Economics can be a dry and boring subject, but in the end it boils down to one thing – stuff, and who gets to have it. Humans needs stuff. They need stuff like food, shelter, and safety. The more sophisticated human culture becomes, the more sophisticated becomes the stuff we need. Now we also need things like TVs and art. The thing is, there’s only so much stuff to go around, which means if some people are getting the good stuff, someone else has to do without it.
In today’s world there are broadly two ways in which we decide who gets to have what. Centrally-planned economies such as in socialist or communist societies make a central decision about who gets the good stuff. The idea is generally that scarce resources are distributed by a central authority so that everyone gets a fair share. Unfortunately, because of human nature this usually ends up being a system where the really good stuff goes to the people with the authority, and everyone else is equally poor.
The other main system is the free market. Here people create things that other people might like and they trade them for stuff they want instead. In the early days, that was done directly through bartering, but we invented money to make the calculation and trade of value easier. This means you don’t need to know exactly how many bushels of wheat a cow is worth – you can use money as a measure of both.
Capital, Dear Chap
Capitalism, which is one type of free market system, has been massively successful in generating wealth and advancing our technology. It has uplifted us all and done the most to alleviate poverty. On the flipside, capitalism also creates great inequality in terms of wealth. This is something that upsets the sensibilities of a lot of people; especially those that think socialism is a good system. It’s unclear whether inequality of wealth actually matters if the poorest person in a society has everything they need to live a good life.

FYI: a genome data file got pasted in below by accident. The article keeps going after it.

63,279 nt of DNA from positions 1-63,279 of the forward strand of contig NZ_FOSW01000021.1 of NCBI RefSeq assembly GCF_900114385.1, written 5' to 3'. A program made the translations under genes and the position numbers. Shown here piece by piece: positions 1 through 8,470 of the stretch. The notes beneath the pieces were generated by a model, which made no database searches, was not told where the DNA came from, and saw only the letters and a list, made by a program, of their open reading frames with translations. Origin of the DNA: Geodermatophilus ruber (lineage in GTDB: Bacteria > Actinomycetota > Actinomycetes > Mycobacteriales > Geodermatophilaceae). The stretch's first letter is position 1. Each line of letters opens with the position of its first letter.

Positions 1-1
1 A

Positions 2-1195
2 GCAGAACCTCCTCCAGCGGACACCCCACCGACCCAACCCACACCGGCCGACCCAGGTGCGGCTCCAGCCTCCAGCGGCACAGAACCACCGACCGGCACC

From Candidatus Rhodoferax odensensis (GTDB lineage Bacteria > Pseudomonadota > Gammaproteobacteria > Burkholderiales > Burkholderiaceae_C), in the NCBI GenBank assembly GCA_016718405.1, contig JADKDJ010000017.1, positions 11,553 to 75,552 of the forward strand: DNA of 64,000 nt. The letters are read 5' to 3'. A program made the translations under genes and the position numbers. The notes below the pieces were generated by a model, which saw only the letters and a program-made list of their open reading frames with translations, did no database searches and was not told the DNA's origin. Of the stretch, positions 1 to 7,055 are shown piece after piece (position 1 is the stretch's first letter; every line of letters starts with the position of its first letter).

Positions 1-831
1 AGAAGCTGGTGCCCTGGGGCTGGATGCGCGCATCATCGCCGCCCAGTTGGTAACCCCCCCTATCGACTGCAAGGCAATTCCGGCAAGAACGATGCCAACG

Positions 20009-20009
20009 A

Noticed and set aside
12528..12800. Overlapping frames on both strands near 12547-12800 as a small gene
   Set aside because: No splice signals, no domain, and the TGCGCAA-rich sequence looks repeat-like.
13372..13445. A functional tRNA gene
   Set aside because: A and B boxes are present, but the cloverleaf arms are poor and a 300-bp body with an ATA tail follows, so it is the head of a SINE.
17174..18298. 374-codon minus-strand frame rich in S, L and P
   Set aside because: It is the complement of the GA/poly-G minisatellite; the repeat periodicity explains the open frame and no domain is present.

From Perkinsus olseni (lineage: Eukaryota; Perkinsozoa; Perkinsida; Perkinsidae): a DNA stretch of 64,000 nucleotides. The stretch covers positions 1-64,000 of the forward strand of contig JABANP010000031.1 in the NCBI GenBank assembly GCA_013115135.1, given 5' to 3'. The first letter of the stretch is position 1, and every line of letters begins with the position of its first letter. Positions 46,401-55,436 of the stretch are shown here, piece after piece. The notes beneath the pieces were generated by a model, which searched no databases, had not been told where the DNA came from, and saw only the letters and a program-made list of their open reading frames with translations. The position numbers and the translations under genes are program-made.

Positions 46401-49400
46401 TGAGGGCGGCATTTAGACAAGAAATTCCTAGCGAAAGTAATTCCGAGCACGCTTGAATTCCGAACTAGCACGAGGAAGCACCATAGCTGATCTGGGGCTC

Of course, even in the best capitalist societies there are still people who starve or who have no homes, so it’s not perfect by any means. Still, it’s hard to deny all the positive ways capitalism has shaped the modern world. It’s the competition of capitalism that largely (but not solely) drives the effort to make better technology and provide cheaper services at a higher quality.
No matter what economic system is in place today, there is one thing that they all have in common. That single shared aspect is scarcity. How much of a thing there is plays a key role in how much it should cost. The more scarce something is, the more valuable it is – assuming, at least, that anyone wants it in the first place. It matters little if something is incredibly scarce but no one actually wants it. Scarcity is about something that people really want but of which there is not enough, such as food or housing.
Inevitably, this means that people with the most wealth are willing to pay more to get scarce things – whether this wealth is in the form of capitalist money or socialist authority. What if this was not the case? What if the things we need most in life were so abundant that their prices effectively dropped to zero? That’s what we refer to as “post-scarcity” economics.